You may know Michael Hainey from GQ, where he’s the deputy editor, a writer and resident wise man. He’s an elegant and reassuring presence in a menswear world that can breed exhaustion. You may also see Mr. Hainey on television, walking in the West Village or on your favorite street style site. He carries himself with a sense of courtliness that makes him seem approachable, which is very much the case. Prepare to get to know him much better—his new book, the memoir “After Visiting Friends”— is deeply personal and incredibly moving. It’s also a brilliantly reported, completely absorbing mystery about the death of his father, which happened when Michael was a boy. It’s a genuine accomplishment by one of New York’s dapper men of letters.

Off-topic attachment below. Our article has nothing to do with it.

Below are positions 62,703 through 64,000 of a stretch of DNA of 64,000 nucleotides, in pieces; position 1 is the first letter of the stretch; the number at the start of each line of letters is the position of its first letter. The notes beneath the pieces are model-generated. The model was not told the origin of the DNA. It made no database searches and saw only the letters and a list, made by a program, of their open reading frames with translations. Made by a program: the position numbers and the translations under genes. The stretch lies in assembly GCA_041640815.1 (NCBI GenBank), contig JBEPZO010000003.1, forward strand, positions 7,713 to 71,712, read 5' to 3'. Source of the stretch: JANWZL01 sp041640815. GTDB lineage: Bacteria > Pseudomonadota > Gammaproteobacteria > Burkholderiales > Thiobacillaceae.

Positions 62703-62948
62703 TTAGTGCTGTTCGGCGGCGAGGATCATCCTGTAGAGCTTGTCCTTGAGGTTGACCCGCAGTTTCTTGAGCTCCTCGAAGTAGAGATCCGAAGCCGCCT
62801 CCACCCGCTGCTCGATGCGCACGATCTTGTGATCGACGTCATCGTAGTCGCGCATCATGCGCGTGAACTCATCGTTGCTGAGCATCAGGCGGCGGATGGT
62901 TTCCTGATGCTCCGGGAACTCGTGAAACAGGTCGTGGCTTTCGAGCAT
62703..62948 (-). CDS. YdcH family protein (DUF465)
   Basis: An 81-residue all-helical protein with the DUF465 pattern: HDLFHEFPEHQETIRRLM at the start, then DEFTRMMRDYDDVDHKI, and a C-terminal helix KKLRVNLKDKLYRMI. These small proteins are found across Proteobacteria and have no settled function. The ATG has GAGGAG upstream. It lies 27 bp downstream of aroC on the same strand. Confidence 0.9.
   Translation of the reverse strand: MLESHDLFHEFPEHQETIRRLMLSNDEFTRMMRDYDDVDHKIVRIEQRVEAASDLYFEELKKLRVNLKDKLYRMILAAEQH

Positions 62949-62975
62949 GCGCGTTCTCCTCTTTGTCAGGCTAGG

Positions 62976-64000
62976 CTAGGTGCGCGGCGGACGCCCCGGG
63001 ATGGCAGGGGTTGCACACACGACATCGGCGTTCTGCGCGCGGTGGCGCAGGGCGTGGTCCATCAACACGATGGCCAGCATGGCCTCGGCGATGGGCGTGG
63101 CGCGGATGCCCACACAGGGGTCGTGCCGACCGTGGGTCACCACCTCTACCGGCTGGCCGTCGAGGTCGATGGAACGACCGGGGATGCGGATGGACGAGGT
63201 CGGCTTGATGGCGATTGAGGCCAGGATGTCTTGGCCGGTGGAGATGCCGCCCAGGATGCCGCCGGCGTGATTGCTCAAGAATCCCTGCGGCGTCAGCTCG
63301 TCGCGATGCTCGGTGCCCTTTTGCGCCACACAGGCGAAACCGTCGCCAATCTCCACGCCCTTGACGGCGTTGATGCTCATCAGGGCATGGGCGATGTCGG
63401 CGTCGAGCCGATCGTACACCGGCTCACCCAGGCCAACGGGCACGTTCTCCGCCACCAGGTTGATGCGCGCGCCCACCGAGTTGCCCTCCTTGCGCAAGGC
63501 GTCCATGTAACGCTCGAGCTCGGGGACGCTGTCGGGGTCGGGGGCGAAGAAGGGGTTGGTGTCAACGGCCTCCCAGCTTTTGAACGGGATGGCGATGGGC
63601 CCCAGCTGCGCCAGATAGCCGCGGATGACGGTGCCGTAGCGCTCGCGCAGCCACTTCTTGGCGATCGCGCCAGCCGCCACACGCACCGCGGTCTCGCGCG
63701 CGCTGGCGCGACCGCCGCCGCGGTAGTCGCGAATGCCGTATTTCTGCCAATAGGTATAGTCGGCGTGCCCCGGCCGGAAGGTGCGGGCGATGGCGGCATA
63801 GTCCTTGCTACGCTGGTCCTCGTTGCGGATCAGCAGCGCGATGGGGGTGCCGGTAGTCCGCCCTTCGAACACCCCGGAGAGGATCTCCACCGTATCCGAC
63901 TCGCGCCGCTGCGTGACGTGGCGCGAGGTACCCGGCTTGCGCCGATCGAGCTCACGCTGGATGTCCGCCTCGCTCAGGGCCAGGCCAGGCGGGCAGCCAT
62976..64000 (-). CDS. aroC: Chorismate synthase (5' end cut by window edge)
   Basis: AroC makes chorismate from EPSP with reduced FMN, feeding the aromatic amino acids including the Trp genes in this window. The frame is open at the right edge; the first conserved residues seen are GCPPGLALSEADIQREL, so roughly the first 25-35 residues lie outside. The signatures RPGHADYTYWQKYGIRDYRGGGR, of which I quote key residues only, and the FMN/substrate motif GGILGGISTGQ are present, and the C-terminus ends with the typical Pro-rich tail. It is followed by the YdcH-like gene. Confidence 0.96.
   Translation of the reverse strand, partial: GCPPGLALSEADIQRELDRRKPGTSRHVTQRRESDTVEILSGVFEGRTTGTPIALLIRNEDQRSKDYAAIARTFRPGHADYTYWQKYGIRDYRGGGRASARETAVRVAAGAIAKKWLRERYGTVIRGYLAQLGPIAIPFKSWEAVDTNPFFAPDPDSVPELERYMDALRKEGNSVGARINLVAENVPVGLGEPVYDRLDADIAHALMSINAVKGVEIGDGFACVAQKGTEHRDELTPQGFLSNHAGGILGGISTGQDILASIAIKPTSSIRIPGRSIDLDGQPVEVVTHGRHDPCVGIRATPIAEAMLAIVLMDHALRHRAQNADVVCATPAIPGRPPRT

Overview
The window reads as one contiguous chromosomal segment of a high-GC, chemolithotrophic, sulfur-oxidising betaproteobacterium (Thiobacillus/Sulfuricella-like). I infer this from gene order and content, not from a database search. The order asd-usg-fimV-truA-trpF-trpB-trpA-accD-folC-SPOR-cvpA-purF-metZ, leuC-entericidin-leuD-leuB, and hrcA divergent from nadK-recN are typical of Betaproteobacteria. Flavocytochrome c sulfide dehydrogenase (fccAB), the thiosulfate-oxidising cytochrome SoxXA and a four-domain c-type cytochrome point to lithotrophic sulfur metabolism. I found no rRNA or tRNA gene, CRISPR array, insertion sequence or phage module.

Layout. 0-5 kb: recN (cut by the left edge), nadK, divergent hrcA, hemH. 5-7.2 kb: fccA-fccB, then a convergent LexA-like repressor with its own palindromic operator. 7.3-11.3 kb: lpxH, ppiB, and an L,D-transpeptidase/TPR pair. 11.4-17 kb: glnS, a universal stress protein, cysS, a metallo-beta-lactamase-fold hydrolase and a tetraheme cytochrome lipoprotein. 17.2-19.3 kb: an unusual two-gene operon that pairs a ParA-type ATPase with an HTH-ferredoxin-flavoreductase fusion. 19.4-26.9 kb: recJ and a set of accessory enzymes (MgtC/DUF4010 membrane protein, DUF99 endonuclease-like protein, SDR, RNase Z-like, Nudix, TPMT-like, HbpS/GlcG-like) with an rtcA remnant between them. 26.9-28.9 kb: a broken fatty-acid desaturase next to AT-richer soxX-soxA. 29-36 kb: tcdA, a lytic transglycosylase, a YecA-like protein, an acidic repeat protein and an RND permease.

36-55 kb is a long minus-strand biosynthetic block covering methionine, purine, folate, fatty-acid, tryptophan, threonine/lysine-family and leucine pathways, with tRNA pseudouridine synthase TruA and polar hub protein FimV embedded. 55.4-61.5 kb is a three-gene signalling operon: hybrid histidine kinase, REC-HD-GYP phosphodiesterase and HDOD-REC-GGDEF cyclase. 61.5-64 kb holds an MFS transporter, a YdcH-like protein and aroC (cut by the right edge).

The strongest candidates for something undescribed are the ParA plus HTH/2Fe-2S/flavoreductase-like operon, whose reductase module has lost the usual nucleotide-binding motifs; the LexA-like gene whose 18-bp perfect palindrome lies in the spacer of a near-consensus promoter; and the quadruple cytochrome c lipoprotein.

We spoke recently at the Spotted Pig.
David Coggins: The title of your book is “After Visiting Friends.” Can you explain what it means? It’s a good introduction to what the book’s about.
Michael Hainey: It’s the reason the mystery begins. You could say it’s a euphemism, but really it’s a line inside of a couple of the obituaries that ran after my father died. One said he died after visiting a “friend” and the other said “friends.” It gave an address in Chicago, so as a young guy I said “who are these friends?” So it’s the engine of the mystery.